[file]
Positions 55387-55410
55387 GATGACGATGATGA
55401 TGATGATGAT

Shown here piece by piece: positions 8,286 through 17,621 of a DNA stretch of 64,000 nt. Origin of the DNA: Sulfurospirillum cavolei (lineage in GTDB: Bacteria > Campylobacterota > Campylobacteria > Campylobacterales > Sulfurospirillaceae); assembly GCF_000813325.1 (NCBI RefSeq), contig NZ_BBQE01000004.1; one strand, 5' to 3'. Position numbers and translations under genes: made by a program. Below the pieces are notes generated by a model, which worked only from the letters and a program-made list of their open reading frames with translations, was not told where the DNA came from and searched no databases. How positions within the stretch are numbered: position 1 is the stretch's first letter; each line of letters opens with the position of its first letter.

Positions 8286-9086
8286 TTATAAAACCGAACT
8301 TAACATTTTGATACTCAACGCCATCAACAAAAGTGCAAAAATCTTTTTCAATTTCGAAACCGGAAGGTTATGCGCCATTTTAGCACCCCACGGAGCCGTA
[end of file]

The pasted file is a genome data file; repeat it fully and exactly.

Positions 55387-55410
55387 GATGACGATGATGA
55401 TGATGATGAT

Shown here piece by piece: positions 8,286 through 17,621 of a DNA stretch of 64,000 nt. Origin of the DNA: Sulfurospirillum cavolei (lineage in GTDB: Bacteria > Campylobacterota > Campylobacteria > Campylobacterales > Sulfurospirillaceae); assembly GCF_000813325.1 (NCBI RefSeq), contig NZ_BBQE01000004.1; one strand, 5' to 3'. Position numbers and translations under genes: made by a program. Below the pieces are notes generated by a model, which worked only from the letters and a program-made list of their open reading frames with translations, was not told where the DNA came from and searched no databases. How positions within the stretch are numbered: position 1 is the stretch's first letter; each line of letters opens with the position of its first letter.

Positions 8286-9086
8286 TTATAAAACCGAACT
8301 TAACATTTTGATACTCAACGCCATCAACAAAAGTGCAAAAATCTTTTTCAATTTCGAAACCGGAAGGTTATGCGCCATTTTAGCACCCCACGGAGCCGTA